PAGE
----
Then one day I knew her in a hospital bed. A week later, I saw her arrive home, so pleased to be out the hospital. We knew she was ill, but not how ill. I didn’t see her as she came to the end of her days. 5 weeks later, I was out of the country, and got a call saying  she had said she was dying and wanted her family with her. I talked to her to say I was coming, but she told me she was sorry and that I wouldn’t make it in time. I begged her to hold on, but she just told me she loved me and that she couldn’t. She was right. I wanted to see her one last time, but my sister persuaded me not to: “It’s not her anymore.” And she was right. So instead I look at the woman in the white dress, and understand why my father was first attracted to her (and feel glad he was persistent despite her turning him down several times when he tried to ask her out on a date – I found a few years ago that they had known each other for 11 years before they got married). I’m really glad I got to know the woman in the white dress, even though I never knew her in the white dress. It’s hard to believe that ten years have passed since she died: Jan 30, 2003.


How to Become a Brit

Better start watching those Monty Python DVDs – they’ll be on the new British citizenship test. Now there’s a test that doesn’t sound so bad to study for!

Of course, there will be the usual politics and history questions you’d expect of this kind of test, but apparently there will also questions about music (the Beatles), gardening, and architecture. If you want to see how you’d measure up, you can take some sample questions on the Guardian website here.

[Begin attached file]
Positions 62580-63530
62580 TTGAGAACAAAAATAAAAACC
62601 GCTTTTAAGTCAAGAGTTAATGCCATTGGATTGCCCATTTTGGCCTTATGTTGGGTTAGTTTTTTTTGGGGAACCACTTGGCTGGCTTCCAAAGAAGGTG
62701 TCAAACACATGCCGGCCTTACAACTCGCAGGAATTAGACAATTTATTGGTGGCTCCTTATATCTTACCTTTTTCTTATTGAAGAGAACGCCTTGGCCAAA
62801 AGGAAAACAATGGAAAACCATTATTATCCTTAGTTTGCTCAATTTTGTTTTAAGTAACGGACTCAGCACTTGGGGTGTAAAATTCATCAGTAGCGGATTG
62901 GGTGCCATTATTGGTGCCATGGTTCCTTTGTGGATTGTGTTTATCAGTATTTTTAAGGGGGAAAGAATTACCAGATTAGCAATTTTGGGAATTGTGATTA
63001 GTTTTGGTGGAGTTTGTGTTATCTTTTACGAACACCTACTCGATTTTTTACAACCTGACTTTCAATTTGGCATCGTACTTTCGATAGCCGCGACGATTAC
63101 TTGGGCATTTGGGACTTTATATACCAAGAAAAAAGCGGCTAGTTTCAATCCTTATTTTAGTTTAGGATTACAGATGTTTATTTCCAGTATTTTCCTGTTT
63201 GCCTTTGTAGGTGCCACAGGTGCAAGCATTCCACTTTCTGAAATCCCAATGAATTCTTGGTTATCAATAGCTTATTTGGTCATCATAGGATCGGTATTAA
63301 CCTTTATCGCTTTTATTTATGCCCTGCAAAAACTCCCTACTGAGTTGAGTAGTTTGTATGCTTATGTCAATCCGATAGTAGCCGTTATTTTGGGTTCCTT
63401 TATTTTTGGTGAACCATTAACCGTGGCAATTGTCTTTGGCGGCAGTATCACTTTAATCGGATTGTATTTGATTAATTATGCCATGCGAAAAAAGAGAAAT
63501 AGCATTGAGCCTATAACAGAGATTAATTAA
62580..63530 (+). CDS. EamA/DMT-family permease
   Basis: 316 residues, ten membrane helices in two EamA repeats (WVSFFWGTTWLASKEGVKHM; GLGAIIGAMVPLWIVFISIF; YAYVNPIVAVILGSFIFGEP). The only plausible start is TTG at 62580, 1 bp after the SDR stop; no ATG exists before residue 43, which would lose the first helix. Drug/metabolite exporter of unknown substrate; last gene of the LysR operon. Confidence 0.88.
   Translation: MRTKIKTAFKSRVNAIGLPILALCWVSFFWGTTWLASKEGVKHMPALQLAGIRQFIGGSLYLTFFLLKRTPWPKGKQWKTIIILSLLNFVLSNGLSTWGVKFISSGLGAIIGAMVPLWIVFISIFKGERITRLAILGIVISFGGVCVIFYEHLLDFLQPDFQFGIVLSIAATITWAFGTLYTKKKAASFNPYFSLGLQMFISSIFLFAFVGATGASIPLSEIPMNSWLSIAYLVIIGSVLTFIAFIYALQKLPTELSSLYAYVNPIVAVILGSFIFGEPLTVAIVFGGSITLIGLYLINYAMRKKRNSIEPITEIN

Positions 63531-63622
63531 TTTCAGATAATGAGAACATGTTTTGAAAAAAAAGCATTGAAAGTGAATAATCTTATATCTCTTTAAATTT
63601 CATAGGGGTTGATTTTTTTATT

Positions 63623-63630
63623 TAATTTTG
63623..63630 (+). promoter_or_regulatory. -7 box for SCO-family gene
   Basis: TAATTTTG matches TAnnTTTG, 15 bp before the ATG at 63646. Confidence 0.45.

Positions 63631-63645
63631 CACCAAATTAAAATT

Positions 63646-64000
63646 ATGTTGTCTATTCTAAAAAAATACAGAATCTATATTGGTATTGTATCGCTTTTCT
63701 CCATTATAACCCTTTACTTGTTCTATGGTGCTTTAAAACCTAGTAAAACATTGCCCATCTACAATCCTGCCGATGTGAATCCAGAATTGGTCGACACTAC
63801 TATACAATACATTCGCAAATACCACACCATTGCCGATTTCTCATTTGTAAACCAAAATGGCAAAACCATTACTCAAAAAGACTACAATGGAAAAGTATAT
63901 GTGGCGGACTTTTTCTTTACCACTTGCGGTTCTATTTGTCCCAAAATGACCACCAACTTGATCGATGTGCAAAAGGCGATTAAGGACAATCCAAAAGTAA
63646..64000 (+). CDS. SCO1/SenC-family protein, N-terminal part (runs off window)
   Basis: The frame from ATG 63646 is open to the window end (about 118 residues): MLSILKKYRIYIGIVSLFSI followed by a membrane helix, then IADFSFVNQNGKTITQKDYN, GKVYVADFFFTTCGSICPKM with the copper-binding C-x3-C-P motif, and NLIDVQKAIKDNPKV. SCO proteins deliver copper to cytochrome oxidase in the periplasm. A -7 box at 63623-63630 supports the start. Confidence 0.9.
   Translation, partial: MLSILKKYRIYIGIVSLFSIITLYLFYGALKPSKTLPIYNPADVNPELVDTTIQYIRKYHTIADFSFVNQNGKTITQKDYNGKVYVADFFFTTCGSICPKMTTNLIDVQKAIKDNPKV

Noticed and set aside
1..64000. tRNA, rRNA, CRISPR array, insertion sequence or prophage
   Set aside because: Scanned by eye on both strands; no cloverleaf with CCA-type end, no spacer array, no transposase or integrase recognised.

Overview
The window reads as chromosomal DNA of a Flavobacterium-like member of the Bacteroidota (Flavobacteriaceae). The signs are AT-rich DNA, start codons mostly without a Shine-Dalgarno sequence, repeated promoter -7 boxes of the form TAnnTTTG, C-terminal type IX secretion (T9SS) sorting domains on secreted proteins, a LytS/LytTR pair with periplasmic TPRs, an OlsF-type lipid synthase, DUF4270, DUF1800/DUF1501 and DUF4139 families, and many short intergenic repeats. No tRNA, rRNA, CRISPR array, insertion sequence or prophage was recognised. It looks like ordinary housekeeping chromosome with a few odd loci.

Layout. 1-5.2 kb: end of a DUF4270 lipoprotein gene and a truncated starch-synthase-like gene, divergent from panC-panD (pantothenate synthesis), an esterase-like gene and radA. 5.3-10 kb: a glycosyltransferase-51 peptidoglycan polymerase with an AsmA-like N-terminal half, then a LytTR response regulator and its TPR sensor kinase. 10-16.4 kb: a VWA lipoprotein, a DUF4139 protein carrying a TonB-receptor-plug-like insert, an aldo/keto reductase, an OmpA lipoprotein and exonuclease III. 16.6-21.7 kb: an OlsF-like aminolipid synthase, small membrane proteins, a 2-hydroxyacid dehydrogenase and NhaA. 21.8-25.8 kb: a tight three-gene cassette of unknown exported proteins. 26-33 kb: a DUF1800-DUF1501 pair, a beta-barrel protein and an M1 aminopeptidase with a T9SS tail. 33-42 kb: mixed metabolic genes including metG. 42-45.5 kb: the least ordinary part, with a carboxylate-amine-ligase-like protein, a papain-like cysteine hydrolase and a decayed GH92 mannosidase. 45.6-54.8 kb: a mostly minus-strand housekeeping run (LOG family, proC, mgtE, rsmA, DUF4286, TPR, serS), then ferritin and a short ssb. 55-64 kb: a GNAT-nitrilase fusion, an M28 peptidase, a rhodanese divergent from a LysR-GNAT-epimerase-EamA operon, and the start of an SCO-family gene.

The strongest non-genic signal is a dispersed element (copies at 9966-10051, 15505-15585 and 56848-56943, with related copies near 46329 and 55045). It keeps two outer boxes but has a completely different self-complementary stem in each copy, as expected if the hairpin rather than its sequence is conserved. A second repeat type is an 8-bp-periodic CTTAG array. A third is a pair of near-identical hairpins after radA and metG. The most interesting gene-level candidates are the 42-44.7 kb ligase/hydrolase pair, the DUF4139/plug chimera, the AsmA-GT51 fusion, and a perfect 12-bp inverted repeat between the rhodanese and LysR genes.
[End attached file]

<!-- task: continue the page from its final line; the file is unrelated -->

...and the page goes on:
Now, if there were a question about weather, well, the UK isn’t exactly known as a place to go get a tan. I do have memories of some gorgeous sunny days and the summers that I worked as a strawberry picker (picking Kentish strawberries for Wimbledon, no less) were all scorching hot. Nonetheless,  faced with a question about weather in Britain, you’d reply ‘It’s cold and wet.’ So, it was with great interest, and a certain amount of both amusement and shock,  that I read that the British government is considering running some compaigns to discourage people from going to Britain: one suggestion – “It’s cold and wet! You’ll hate it here’. The idea is to put off people thinking of immigrating to the UK. While understanding that immigration is an issue these days, it makes me a little sad to think the country would go to the lengths of actively putting people off.

But if you don’t mind (a lot of) rain, go make a cup of tea (check out this fun post about making tea on, watch Monty Python, and prune a few roses. Then fill out the application and take the test!

What’s in a Tag?

This weekend I was reading about a recent announcement made by the French commission in charge of protecting the purity of the French language (the Commission Générale de Terminologie et de Néologie, for those of you interested in such things).